2018 hasn’t just been a golden year for fighting games – with everything from Blade Strangers to the upcoming Super Smash Bros. Ultimate laying the smacketh down on consoles – it’s also been a cracker for anime adaptations making themselves welcome on Nintendo Switch. So what happens when these two potent streams collide? Well, the answer is likely to look a lot like My Hero One’s Justice.

Based on the brilliant My Hero Academia series (which is based on a manga, as all things are from Japan), this over-the-top fighter certainly has all the theatrics and explosive battles befitting an anime all about a young boy with no powers who’s born into a world where being ‘super’ is considered the norm. At first glance, it plays a lot like other free-form fighting games such as Power Stone or Dragon Ball Xenoverse 2, taking away the traditional fixed plane and enabling you to run around an arena unleashing both ranged and up-close attacks on your opponent.

Whether you’re a fan of the source material or just someone in the market for a new way to battle at home or on the go, My Hero One’s Justice makes quite the first impression. Each character in the 20-strong roster has their own unique power (or ‘Quirk’ as they’re known in the anime’s parlance) which range from Kirishima’s armour-up buff or Todoroki’s powerful ability to fling fire and ice from afar. There’s a nice balance to how these abilities work against one another, and each one is perfectly suited to the character they’re linked to.

The main portion of this 3D fighter’s combat model is based around three kinds of attack that are bound together in a rock-paper-scissors style setup. Unblockable attacks can break through counters, normal attacks can undo unblockables and counter-attacks are the bane of normal attacks. The key is learning to preempt your opponent’s attack with one of your own, but even if you mess up, there’s always plenty of room to regroup and potentially turn the tide of a battle with an unexpected Quirk.

Every arena has destructible elements, and there’s a real thrill to throwing your opponent into a concrete pillar only to rush them and send your poor foe crashing straight through it. If developer Byking was aiming to capture the intensity of two super-heroes throwing down with the machismo theatrics of the My Hero Academia series, then it has done itself proud. But once you’ve played a few rounds of this super-powered fighter, you’ll soon discover there really isn’t much nuance to be found beyond the bravado of its exterior.

The developer has clearly aimed to build something that’s accessible first and foremost, offering up a loud and lively arcade brawler that wouldn’t look out of place in a bulky cabinet stuck to a sticky carpet in a smokey amusement arcade of yore. By that token, practically anyone could pick this title up and be laying waste to their opponents and the environment in no time, but there’s very little depth to the game’s core mechanics. There’s plenty of room for outlandish creativity as you mix up your counters and Quirks, but it’s unlikely to appeal much to fight fans looking for BlazBlue levels of mechanical nuance. Even Dragon Ball FighterZ – which also opts for instant accessibility over dazzling complexity – is deeper than this.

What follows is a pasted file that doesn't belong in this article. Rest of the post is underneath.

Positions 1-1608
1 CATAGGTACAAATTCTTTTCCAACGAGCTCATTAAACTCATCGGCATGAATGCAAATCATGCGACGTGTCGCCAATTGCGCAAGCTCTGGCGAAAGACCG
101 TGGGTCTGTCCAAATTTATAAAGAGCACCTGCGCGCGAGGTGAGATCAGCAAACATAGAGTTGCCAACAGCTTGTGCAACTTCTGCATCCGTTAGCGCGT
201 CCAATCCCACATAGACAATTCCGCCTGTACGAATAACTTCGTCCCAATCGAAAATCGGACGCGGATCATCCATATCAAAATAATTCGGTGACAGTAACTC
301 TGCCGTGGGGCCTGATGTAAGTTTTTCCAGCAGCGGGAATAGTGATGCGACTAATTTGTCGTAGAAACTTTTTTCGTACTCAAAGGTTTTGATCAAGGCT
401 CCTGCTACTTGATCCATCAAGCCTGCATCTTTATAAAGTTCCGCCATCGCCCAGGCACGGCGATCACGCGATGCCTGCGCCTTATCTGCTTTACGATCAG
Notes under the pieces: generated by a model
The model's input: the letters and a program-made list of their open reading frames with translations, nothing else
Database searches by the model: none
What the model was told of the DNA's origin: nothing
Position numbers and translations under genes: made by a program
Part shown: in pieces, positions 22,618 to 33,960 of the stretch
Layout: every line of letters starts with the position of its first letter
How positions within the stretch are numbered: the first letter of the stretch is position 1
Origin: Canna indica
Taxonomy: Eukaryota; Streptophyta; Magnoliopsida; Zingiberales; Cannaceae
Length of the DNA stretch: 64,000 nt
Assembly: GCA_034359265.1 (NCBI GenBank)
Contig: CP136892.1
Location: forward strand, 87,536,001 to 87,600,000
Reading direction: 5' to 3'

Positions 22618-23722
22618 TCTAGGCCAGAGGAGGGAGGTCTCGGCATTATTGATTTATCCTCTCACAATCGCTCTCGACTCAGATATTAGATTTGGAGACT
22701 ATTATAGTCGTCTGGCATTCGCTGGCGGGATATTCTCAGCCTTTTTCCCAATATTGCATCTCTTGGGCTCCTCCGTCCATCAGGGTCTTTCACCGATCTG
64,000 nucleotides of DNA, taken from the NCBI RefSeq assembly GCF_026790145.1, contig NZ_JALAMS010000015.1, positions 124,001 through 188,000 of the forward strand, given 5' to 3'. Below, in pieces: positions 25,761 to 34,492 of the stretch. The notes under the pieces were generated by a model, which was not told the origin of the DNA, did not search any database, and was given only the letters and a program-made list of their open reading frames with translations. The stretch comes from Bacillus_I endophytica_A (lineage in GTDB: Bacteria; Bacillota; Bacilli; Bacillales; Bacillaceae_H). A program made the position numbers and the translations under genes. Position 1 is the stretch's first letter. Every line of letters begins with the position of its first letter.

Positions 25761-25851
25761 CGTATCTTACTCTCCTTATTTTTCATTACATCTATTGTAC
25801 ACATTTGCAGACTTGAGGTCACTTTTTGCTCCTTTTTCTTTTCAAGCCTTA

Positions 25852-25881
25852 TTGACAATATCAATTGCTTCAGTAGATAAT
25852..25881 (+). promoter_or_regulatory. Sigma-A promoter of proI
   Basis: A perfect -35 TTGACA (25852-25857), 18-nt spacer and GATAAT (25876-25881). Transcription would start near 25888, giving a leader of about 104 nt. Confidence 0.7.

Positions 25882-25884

You do get plenty of modes for your buck, however. Arcade sees you in a six-tiered series of battles, while Missions offers a similar setup only with special requirements that spice up each encounter. You can also play cooperatively with a friend in Local mode, or head online for some distant fights thanks to decent netcode. However, if you’re a My Hero Academia fan in the West it’s the Story mode you’ll be hoping to sink your teeth into.

Covering the anime’s sixth story arc, My Hero One’s Justice doesn’t exactly pick the most natural of places to bring the series to a fighting game format. So many important story beats and key character developments during season two and three are seemingly dropped or placed out of sequence. It doesn’t help that the game doesn’t feature voice-overs from the western dub of the show, so you’ll have to stick to Japanese VO and English subtitles. If you’re new to My Hero Academia and you were hoping for a way into this world of superheroes and schooling, this really isn’t the best place to start.

Conclusion

While My Hero One’s Justice certainly looks the part – with all the crash, bang and wallop you’d expect from a game based on such an outlandish anime – it proves to be more style over substance. If the likes of Blade Strangers and SNK Heroines: Tag Team Frenzy have got you in the mood for easy-to-pick-up fighters, this title will easily fit that mould, but for everyone else, it’s a disappointing use of a franchise brimming with quirky (no pun intended) potential.



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